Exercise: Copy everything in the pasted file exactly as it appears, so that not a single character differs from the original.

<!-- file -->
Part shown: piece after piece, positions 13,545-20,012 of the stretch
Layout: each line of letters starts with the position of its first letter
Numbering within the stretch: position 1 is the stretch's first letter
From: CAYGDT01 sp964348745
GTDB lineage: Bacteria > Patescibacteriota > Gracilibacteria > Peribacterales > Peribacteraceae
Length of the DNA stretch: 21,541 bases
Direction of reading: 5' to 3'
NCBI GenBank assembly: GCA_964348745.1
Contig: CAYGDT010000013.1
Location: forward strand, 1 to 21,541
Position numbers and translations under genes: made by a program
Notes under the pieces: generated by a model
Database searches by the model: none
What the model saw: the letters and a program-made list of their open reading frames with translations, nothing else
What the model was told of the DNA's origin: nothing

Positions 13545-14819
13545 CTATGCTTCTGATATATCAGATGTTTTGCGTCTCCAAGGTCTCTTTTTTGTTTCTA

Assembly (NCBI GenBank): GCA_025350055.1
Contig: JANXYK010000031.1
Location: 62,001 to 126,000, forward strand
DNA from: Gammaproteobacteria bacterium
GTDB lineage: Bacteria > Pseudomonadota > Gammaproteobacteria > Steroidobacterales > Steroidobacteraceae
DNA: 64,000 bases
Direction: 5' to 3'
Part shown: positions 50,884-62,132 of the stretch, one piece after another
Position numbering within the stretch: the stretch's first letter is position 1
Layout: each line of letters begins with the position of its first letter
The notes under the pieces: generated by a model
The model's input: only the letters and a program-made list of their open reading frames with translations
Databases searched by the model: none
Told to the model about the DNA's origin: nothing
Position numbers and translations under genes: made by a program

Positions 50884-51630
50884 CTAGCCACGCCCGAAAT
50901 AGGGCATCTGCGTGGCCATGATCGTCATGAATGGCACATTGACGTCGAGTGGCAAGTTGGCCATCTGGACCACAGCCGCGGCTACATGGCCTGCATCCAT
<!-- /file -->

Part shown: piece after piece, positions 13,545-20,012 of the stretch
Layout: each line of letters starts with the position of its first letter
Numbering within the stretch: position 1 is the stretch's first letter
From: CAYGDT01 sp964348745
GTDB lineage: Bacteria > Patescibacteriota > Gracilibacteria > Peribacterales > Peribacteraceae
Length of the DNA stretch: 21,541 bases
Direction of reading: 5' to 3'
NCBI GenBank assembly: GCA_964348745.1
Contig: CAYGDT010000013.1
Location: forward strand, 1 to 21,541
Position numbers and translations under genes: made by a program
Notes under the pieces: generated by a model
Database searches by the model: none
What the model saw: the letters and a program-made list of their open reading frames with translations, nothing else
What the model was told of the DNA's origin: nothing

Positions 13545-14819
13545 CTATGCTTCTGATATATCAGATGTTTTGCGTCTCCAAGGTCTCTTTTTTGTTTCTA

Assembly (NCBI GenBank): GCA_025350055.1
Contig: JANXYK010000031.1
Location: 62,001 to 126,000, forward strand
DNA from: Gammaproteobacteria bacterium
GTDB lineage: Bacteria > Pseudomonadota > Gammaproteobacteria > Steroidobacterales > Steroidobacteraceae
DNA: 64,000 bases
Direction: 5' to 3'
Part shown: positions 50,884-62,132 of the stretch, one piece after another
Position numbering within the stretch: the stretch's first letter is position 1
Layout: each line of letters begins with the position of its first letter
The notes under the pieces: generated by a model
The model's input: only the letters and a program-made list of their open reading frames with translations
Databases searched by the model: none
Told to the model about the DNA's origin: nothing
Position numbers and translations under genes: made by a program

Positions 50884-51630
50884 CTAGCCACGCCCGAAAT
50901 AGGGCATCTGCGTGGCCATGATCGTCATGAATGGCACATTGACGTCGAGTGGCAAGTTGGCCATCTGGACCACAGCCGCGGCTACATGGCCTGCATCCAT